The intrinsic dumbness of connected cars, part 2
Picture this: you’re driving home from work, doing something completely useless.
. No, wait: the correct, complete quote from “Cars of the Future Will Sell Your Data” is:
“Picture this: You’re driving home from work, contemplating what to make for dinner, and as you idle at a red light near your neighborhood pizzeria, an ad offering $5 off a pepperoni pie pops up on your dashboard screen.“
Apparently, this picture should prompt you to ask yourself: “Are you annoyed that your car’s trying to sell you something, or pleasantly persuaded?”
The right answer, of course, is: “None of the above. Why should I be so dumb to pay thousands dollars more for a car, only to get the same service that the smartphone I already own can already provide, very likely with a better interface too?”
Car salespeople would surely answer that integrating those functions in the car would make driving much easier, and even easier if you bought a self driving car. But that answer would be as technically correct as incomplete, because it would miss at least three things:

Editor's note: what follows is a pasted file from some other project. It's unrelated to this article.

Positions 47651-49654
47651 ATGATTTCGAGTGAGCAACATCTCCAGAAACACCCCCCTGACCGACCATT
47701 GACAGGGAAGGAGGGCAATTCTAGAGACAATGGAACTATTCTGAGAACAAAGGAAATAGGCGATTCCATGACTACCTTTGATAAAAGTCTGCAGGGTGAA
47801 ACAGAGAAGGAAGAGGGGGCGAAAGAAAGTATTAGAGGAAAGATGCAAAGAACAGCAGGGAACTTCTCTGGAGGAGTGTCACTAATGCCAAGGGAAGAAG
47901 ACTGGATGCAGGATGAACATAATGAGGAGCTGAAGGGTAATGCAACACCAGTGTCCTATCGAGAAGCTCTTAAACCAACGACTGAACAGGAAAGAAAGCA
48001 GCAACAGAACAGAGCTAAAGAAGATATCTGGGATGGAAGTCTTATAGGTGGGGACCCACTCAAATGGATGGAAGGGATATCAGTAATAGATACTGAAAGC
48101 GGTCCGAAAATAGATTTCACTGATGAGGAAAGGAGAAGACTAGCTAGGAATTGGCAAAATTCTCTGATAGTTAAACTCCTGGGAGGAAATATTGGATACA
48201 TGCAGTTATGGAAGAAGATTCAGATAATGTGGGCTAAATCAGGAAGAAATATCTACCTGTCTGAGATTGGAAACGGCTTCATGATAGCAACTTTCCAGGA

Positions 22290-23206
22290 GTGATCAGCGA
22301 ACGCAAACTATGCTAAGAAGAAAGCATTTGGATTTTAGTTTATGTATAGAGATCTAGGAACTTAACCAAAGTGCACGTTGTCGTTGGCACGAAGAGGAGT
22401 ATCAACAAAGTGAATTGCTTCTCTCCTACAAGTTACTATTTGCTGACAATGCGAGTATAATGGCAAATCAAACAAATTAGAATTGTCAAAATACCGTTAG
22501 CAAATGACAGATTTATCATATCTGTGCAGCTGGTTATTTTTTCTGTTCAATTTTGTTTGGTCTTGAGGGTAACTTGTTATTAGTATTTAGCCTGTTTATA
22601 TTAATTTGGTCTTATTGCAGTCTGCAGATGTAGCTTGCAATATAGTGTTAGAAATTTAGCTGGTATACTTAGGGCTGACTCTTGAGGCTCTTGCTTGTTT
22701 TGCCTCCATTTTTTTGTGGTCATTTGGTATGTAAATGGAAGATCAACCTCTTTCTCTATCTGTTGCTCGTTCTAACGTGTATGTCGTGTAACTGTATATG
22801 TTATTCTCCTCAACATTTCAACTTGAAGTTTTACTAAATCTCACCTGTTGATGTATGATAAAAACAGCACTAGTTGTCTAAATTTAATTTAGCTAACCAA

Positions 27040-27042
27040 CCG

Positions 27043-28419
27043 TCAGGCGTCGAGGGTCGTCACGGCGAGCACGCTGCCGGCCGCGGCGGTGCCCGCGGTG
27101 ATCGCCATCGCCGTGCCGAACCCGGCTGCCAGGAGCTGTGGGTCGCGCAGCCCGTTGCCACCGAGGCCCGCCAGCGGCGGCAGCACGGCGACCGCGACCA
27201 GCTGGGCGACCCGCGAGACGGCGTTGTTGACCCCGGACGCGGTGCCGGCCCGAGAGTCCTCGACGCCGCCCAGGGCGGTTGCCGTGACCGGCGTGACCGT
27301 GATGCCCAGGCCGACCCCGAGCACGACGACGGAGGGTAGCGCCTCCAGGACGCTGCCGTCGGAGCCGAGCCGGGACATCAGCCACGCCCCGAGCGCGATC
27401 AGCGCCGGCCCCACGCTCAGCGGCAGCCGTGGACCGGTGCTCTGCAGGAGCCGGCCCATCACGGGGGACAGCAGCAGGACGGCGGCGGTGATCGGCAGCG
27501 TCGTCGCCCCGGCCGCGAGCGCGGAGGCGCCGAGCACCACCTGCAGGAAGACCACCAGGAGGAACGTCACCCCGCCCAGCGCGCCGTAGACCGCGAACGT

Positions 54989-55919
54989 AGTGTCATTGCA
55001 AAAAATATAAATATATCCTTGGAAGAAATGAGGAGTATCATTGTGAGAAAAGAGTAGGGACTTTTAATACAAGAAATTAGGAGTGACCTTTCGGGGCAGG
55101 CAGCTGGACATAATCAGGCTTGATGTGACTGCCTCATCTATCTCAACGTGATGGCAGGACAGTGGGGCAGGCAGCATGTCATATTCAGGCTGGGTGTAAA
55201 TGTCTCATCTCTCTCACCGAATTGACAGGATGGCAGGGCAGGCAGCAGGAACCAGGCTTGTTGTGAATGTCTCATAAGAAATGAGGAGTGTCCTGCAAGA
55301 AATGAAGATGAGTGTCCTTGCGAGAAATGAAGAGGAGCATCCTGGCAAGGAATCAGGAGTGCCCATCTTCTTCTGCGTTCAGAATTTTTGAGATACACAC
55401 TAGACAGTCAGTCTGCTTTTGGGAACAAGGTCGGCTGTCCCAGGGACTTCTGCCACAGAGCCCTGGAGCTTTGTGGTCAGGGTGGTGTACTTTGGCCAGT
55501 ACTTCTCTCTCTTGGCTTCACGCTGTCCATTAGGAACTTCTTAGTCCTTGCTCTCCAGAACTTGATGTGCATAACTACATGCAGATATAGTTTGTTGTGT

- you driving home with your spouse or kids, and as you idle at a red light, an ad offering $5 off any purchase from your usual S&M sex shop pops up on your dashboard screen. Picture THIS, not pizza.
- the number of thiefs that could know which car in the street they should crack first, by just cracking “trunk sensors that see if you bought anything when you went to the mall”
- you, with a 5-year old tablet glued to your dashboard, still stuck in traffic just like today:
On a strictly related subject, please have a careful look at this snapshot of a self driving car, from the same article:
to picture something else. While the car is ordering vibrators, er I mean pizzas, the “driver” must remain as passive (read: bored) as if he were in the passenger seat, but without stretching legs or arms as any passenger not stuck between a steering wheel and pedals can do. Picture sitting still like that, every time you “drive”.
Cars that are “smart” and “connected” in ways that sell your data to even more companies than today are BAD. Cars that do that to give you something that you could and should get much more cheaply and comfortably are bad AND DUMB. That whole article is just one more series of examples of the useless crap inside connected cars.
The smart way to protect your personal car data is to not generate “personal car data”. Not in those amounts and for those reasons, at least. The really smart way to use really smart and yes, self-driving cars, is to call and manage them like trains.
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